Branding, Reputation, Strategy

What is “Negative Marketing”?

Sometimes, with marketing, it can feel like we’re manufacturing cheeriness. What if there was a way to take a break for a bit? While it may sound counterintuitive, when used correctly, negativity can be a great change of pace and take your brand to a new level of memorability. From standing out with self-deprecation to playing with people’s expectations, here are engaging ways to channel negativity in your marketing strategies.

What “Negative Marketing” Is…

Negative marketing taps into, or tries to contextualize, adverse feelings or emotions as a way to connect with an audience. While it can be straightforward—think Wendy’s teasing its customers online—there’s plenty of room for experimentation. With sprinklings of negativity in the right spots, you can get in and stay in people’s heads as:

  • A place for truth and clear-cut stances
  • A break from the sameness of competitors
  • A source of empathy and understanding

…And Isn’t

Negative marketing isn’t an excuse to be antagonistic without repercussions. It also shouldn’t simply add to existing negativity with nothing new or interesting to say. At its worst, negative marketing is misused in a way that’s empty, overly cruel or even unrelated to marketing goals.

5 Ways To Do Negative Marketing

Here are some best practices and examples if you’re ready to try this approach.

1. Stand Out From the Crowd With Straightforwardness

Being a straight-shooter when everyone else minces their words can boost customer buy-in. Just think about it: When you’re saying what everyone else is thinking but not actually saying, you can cut through the monotony and position your offerings or services as better. This technique also builds customer trust.

Example: Alamo Drafthouse’s “Angry Voicemail” Video

Repurposing this negative customer reaction showed movie theater chain Alamo Drafthouse’s commitment to its no-talking rules. Between the censored and uncensored versions, they’ve racked up 7.7 million views so far (with all the positivity in the comment sections maybe being even more impressive) by hilariously showcasing their brand and what it stands for.

2. Try Some Playful Self-Deprecation

While you don’t always want to be the punchline, playing into perceived shortcomings can be endearing and humanizing. Do it in a way that leans into what makes you unique and how apparent flaws are actually strengths.

Example: Volkswagen’s 1959 Ad Campaign

This iconic series happily recontextualized “faults” and detractors’ criticisms as proof of Volkswagen cars being quality-made, distinct, practical and much more.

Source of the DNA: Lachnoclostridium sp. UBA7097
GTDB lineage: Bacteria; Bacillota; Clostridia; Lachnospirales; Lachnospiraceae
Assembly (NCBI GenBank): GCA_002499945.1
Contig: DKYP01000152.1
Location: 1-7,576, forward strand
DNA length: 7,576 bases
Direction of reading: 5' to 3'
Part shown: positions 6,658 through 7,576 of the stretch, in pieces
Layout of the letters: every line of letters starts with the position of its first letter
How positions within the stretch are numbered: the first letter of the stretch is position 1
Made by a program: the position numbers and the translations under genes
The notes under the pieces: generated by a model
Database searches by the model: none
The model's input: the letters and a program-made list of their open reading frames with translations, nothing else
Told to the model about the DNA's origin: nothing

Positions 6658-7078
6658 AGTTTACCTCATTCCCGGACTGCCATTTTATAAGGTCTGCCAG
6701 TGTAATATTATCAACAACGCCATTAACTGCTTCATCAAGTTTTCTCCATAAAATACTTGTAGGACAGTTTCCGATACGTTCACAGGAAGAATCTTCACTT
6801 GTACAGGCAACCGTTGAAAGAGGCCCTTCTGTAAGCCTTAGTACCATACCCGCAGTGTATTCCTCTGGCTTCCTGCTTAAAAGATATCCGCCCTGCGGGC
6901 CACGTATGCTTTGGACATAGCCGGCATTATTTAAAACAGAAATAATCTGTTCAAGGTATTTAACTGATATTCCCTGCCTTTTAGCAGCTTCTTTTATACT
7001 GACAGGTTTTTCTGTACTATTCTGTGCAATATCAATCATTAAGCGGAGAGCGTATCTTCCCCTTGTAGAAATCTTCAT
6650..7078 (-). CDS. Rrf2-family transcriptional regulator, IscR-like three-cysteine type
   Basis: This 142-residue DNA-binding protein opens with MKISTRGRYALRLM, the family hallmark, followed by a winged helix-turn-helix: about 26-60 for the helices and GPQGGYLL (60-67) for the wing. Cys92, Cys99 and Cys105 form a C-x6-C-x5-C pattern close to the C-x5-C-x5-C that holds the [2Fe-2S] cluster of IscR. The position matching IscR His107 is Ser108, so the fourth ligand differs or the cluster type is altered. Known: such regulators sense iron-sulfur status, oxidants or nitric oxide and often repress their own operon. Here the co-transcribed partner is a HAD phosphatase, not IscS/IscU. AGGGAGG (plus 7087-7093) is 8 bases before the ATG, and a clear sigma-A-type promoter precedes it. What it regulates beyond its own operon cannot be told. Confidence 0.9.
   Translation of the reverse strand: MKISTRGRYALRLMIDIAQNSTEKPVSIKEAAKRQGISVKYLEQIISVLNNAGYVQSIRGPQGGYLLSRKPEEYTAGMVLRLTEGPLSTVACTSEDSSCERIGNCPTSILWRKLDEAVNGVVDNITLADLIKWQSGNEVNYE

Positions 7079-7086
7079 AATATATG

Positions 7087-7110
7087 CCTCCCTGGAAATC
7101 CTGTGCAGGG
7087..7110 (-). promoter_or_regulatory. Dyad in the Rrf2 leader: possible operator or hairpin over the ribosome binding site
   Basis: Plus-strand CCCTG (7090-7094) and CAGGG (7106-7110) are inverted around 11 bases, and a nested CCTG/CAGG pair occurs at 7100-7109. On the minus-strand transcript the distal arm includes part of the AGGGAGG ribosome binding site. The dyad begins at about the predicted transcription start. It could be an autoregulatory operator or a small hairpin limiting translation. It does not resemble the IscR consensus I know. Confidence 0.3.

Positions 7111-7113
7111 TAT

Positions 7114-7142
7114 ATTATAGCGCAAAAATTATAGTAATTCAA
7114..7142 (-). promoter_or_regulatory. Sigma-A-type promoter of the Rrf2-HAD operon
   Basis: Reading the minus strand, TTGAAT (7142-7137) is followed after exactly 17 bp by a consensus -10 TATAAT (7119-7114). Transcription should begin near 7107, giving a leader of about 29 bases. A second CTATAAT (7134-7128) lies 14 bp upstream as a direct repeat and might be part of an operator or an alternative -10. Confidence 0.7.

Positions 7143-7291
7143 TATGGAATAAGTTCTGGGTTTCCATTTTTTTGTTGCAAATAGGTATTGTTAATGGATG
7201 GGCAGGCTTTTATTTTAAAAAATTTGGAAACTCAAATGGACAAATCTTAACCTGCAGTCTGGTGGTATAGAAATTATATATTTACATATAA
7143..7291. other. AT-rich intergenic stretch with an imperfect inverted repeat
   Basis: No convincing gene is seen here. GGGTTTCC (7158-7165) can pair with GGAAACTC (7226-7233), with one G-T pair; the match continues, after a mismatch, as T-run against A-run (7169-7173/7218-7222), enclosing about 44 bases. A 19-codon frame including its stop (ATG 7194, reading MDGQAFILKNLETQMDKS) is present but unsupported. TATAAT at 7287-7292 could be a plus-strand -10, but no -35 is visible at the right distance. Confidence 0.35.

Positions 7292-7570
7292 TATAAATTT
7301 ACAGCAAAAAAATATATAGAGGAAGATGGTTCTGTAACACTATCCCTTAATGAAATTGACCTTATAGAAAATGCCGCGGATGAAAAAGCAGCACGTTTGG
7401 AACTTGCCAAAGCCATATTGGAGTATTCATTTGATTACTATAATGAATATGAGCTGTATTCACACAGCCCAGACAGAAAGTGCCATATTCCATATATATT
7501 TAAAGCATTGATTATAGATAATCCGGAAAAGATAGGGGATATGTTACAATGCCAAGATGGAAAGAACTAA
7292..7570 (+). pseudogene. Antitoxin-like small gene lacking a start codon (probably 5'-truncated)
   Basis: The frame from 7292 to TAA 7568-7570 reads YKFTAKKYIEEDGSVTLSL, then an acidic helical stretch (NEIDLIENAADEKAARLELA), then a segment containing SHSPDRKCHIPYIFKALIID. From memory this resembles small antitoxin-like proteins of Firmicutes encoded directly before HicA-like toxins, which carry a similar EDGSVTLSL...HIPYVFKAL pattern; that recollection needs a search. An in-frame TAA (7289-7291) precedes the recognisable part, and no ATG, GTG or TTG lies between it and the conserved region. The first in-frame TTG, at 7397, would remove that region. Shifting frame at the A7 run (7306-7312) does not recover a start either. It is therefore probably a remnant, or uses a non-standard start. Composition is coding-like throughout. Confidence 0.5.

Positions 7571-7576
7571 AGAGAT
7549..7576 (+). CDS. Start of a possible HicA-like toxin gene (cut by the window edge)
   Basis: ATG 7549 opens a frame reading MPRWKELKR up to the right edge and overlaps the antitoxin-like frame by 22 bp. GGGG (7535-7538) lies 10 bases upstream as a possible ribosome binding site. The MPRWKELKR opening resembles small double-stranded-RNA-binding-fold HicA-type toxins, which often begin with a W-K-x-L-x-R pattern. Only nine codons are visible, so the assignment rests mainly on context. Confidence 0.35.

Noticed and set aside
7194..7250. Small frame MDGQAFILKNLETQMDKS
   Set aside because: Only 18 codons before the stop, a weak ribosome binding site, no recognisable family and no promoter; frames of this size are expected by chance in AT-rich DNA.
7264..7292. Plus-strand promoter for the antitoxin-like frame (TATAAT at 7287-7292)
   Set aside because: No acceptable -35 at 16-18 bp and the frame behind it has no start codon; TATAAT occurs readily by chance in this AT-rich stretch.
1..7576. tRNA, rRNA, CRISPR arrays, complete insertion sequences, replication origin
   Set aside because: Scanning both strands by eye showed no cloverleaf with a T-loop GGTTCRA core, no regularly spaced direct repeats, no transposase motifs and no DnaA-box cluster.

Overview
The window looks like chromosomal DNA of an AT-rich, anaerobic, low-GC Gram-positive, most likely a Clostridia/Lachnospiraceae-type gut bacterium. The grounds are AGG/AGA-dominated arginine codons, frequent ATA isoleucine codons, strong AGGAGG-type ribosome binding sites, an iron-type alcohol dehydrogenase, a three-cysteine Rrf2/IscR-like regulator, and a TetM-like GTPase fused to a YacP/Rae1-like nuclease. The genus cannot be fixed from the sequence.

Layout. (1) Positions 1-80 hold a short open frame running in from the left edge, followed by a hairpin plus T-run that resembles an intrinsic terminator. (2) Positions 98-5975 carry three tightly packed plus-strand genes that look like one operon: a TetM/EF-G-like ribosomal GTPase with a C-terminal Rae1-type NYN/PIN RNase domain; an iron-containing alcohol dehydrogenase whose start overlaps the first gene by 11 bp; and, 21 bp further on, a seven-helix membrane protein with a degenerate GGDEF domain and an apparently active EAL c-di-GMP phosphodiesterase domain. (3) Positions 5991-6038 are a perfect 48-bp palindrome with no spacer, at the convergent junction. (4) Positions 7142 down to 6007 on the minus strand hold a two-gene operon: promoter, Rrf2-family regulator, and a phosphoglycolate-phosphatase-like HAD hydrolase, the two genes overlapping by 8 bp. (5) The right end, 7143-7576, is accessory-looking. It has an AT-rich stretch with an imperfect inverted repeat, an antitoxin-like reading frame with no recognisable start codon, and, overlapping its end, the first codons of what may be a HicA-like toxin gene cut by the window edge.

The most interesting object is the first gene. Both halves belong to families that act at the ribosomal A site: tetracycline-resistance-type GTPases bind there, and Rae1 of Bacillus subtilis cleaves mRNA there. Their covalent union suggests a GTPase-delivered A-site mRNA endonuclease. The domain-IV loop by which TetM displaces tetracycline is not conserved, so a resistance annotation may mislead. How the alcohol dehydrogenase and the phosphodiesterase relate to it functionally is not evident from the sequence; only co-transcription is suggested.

3. Let Your Insights Do The Talking

Sometimes, it’s best not to pull any punches. Maybe you have that piece of media, quote or data that can make some noise, but you’ve been holding onto it due to fear of reactions. As long as the content has real merit, it may be time to let it speak for itself without too much elaboration. Even if some people end up liking you less, your intended audience will likely connect with your message more than ever.

Example: Truth.Com’s Statistic Ads


While almost all of’s anti-smoking and vaping ads are examples of negative marketing, in this case, consider their more minimal ones that feature a hard-hitting fact and nothing else.

4. Drive Urgency And FOMO

Scarcity can rub people the wrong way, but it may be the exact thing needed to push some into acting. This is especially true if it just feels like you’re being transparent about how popular something is or why it’s so essential to have now. Not wanting people to miss out can have a genuineness that makes customers feel more connected and valued.

Example: Amazon’s Stock Numbers

While it’s so simple, highlighting how much of a product is left and a simple CTA to order soon—in urgent red text—can be the difference between someone continuing to browse versus buying.

5. Create “Villains”

When you can personify your customers’ challenges in a very understandable, relatable way, you show that you have your finger on the pulse of their problems. Whether you take a subtle approach or go all in, a “villain” can tie into a common concern in your industry or a more niche one that you think deserves attention. In either case, you can effectively highlight your benefits and create a deeper level of understanding.

Example: Allstate Insurance’s “Mayhem” Ads

Giving a face to car-related chaos was a great way for Allstate to position itself as the all-encompassing, clear-cut solution or “hero.” 

Do Negative Marketing on Your Terms

With just the right amount of negativity, you can create some standout marketing. Starting can be as simple as experimenting with your headlines and content or taking a stance on something you’re passionate about, but others aren’t (yet).

Worried that your average marketing has gone from positive to plain? Read how to turn traditionally “boring” topics into exciting ones.